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“I suffered a lot during pregnancy...due to [the] lack of food”: Gaza’s pregnant women go hungry amid severe food shortages as humanitarian crisis deepens  

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Pregnant women in Gaza are going hungry amid severe food shortages, as the whole territory remains at high risk of famine. Mothers who have recently given birth at Al-Awda hospital in northern Gaza, which is run by ActionAid’s partner Al-Awda, said they struggled to find anything to eat during their pregnancies, with fruit and vegetables completely unavailable.  
Iman, a new mother who has just given birth by caesarean section at the hospital, told ActionAid: 

“I was pregnant at the beginning of the war and during the war we could not find food. During my pregnancy follow-up, I discovered that I was pregnant with twins. The other twin had died due to health conditions and movement from one place to another. 
“I gave caesarean section but I fear that I will not find food [so I will be] able to breastfeed my baby. Women who have given birth need food and nourishment and this is nonexistent in the Gaza Strip. I fear that I will not be able to breastfeed the newborn due to the circumstances, as there is no food.” 

recent report by the Integrated Food Security Phase Classification (IPC) found that 95% of the population in Gaza is currently experiencing crisis levels of food insecurity or worse. Pregnant women and new mothers are particularly impacted: according to a recent UN Women survey, 99 per cent of pregnant women said they faced challenges in accessing the nutritional products and supplements they needed, while 76 per cent reported suffering with anaemia. Meanwhile 55 per cent of breastfeeding mothers surveyed reported health conditions impeding their ability to breastfeed, and 99 per struggled to secure enough breastmilk for their babies.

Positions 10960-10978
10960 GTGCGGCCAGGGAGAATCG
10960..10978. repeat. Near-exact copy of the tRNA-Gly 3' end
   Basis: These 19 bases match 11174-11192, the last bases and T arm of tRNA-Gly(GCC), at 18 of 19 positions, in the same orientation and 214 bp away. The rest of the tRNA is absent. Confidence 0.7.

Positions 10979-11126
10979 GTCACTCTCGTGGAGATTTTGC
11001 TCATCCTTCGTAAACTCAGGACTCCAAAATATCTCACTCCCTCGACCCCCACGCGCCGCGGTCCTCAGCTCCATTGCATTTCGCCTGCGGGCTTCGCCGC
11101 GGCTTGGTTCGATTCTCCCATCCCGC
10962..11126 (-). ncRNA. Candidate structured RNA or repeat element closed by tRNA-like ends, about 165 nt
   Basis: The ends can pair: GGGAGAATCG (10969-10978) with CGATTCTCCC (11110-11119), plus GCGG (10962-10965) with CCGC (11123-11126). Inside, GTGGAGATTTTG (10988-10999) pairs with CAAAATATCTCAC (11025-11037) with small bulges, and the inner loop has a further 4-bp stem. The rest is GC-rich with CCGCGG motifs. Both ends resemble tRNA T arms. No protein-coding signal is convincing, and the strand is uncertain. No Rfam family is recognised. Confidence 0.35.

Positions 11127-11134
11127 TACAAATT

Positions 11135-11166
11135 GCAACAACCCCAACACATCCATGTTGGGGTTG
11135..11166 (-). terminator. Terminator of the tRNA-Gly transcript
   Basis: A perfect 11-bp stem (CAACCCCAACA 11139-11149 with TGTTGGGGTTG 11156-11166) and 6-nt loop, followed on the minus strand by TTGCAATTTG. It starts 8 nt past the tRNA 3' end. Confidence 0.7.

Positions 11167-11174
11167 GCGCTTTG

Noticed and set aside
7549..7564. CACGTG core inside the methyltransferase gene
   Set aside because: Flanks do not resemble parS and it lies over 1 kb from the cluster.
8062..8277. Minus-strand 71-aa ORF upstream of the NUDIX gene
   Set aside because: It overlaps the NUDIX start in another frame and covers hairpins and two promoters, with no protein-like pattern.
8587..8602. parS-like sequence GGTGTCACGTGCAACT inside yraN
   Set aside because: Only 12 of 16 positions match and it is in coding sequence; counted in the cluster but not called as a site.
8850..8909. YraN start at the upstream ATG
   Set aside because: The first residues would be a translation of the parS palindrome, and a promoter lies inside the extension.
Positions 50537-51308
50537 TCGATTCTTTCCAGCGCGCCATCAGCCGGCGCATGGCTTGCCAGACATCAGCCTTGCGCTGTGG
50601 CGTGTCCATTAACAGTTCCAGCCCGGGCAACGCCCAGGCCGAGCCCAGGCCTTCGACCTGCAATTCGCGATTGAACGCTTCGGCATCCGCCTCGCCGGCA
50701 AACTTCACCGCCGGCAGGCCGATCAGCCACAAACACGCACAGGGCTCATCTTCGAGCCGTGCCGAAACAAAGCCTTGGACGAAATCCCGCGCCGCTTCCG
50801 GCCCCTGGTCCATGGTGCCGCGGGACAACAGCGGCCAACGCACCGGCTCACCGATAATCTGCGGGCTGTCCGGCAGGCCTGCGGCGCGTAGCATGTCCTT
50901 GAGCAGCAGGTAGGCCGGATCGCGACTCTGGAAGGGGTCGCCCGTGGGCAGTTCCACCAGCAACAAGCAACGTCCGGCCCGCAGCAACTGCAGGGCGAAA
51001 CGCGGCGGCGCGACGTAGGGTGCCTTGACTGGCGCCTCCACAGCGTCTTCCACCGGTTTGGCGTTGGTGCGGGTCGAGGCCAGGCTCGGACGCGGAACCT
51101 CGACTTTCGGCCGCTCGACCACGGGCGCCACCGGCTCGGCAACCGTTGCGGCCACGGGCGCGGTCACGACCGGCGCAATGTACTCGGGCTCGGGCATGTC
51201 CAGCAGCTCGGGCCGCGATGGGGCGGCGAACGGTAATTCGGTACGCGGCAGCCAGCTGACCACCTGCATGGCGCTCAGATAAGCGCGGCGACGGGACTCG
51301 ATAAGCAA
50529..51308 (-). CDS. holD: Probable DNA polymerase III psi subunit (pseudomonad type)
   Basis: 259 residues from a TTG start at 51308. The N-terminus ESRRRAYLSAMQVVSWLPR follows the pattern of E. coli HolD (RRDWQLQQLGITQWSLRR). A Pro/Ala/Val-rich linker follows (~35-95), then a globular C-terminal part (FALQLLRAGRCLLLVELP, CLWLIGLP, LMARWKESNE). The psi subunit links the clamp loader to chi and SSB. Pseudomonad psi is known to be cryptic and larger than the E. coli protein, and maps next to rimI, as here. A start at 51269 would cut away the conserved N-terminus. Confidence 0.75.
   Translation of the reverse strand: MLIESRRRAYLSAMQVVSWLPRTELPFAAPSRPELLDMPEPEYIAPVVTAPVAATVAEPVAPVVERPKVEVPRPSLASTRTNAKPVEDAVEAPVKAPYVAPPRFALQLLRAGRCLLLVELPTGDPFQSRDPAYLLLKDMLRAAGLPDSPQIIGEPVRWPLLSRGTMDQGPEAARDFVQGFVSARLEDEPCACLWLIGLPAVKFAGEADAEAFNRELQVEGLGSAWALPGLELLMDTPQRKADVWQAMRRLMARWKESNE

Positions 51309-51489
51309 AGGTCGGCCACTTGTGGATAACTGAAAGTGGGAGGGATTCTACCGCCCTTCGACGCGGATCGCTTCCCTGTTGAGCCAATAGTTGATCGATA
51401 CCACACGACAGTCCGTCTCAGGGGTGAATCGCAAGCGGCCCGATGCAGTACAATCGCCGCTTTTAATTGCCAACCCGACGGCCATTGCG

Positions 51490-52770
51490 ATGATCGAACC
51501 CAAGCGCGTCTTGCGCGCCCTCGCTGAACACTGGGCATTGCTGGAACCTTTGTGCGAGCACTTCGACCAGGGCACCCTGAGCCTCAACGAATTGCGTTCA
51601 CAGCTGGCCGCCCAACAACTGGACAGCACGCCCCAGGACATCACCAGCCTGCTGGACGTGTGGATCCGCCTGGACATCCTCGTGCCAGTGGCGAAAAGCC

Dr Adnan Radi is a Consultant and Head of the Obstetrics and Gynecology Department at Al-Awda Hospital. He said: “Pregnant women are often unable to find anything to eat at all, and nutritional supplements that we used to give to pregnant women are unfortunately not available. Women do not get any food at all; no vitamins, minerals, iron, fruit, vegetables, or anything. 
“These women suffer so much from the effects of war; its destruction, problems, and complications. Now, to add to this suffering, [there is] the problem of hunger, and [the approaching] famine...This is in addition to the problems that pregnant women already suffer from, such as lack of primary care, lack of [medical] follow-up for pregnant women, a sharp increase in the rate of [high-risk] pregnancies, complications [relating to] premature birth, an increase in miscarriages and problems such as infections, sepsis, bleeding, and others.” 

Abeer, a new mother who has just given birth at Al-Awda Hospital, said: 

“I suffered a lot during pregnancy and throughout childbirth due to [the] lack of food and lack of nutrients. I am thinking about how I can nourish myself and my child due to the lack of vegetables and the northern Gaza Strip. I demand an end to the siege and the entry of aid and food.” 

The amount of food and other aid entering Gaza has dropped significantly since early May as a result of the closure of the Rafah border crossing and ongoing Israeli military activity at the Karm Abu Salem (Kerem Shalom) crossing. At the same time, distributing aid inside Gaza remains incredibly challenging due to the danger from land and air bombardments, a lack of fuel, damage to roads and access restrictions. As a result, the hunger crisis is growing, with more than one in five people currently forced to go entire days and nights without eating, according to the IPC report.  
As thousands of people flee Khan Younis after receiving new evacuation orders, ActionAid is warning that the dire humanitarian situation is set to deepen. With nowhere safe to go, people are being forced to find shelter in areas that are already crammed full of displaced people, putting even more strain on the limited resources available and increasing the risk of illness and disease spreading.  

Riham Jafari, Advocacy and Communications Coordinator at ActionAid Palestine said: 
“Pregnant women need a varied, nutritious diet to keep themselves and their babies healthy, but many women in Gaza have nothing to eat at all. The lack of food is having a major impact on their ability to give birth safely and to breastfeed their newborn babies, many of whom are born dangerously underweight.  

“After nine months of this crisis, the humanitarian situation is bleak. The displacement of up to a quarter of a million people from Khan Younis will only add further to the catastrophe. Gaza urgently needs more aid and a permanent ceasefire, now.”  

Contact the ActionAid press office on or on 07753 973 486.